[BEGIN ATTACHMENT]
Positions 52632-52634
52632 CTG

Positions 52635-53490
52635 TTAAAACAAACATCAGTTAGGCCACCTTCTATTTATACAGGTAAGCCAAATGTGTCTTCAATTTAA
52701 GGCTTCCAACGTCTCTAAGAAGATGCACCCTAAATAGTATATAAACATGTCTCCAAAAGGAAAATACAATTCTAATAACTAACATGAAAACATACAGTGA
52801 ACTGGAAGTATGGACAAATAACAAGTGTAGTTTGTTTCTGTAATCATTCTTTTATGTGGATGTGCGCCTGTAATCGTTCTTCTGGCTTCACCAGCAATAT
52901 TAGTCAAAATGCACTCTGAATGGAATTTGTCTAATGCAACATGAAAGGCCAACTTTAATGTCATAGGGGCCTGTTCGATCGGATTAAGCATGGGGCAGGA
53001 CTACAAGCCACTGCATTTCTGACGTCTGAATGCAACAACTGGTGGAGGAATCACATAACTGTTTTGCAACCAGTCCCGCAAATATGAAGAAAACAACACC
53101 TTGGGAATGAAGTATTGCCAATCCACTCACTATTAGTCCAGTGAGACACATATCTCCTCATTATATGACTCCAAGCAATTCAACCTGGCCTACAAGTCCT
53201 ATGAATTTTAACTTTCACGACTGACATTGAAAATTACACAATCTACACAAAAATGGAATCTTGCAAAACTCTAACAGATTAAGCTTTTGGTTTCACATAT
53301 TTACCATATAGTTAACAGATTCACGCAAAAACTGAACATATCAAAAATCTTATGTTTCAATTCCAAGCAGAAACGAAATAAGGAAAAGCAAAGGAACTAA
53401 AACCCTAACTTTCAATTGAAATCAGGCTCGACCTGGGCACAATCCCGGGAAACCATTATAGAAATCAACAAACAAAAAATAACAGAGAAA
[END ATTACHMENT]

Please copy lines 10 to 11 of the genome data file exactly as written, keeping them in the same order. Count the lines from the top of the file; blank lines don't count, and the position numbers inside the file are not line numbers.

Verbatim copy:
53201 ATGAATTTTAACTTTCACGACTGACATTGAAAATTACACAATCTACACAAAAATGGAATCTTGCAAAACTCTAACAGATTAAGCTTTTGGTTTCACATAT
53301 TTACCATATAGTTAACAGATTCACGCAAAAACTGAACATATCAAAAATCTTATGTTTCAATTCCAAGCAGAAACGAAATAAGGAAAAGCAAAGGAACTAA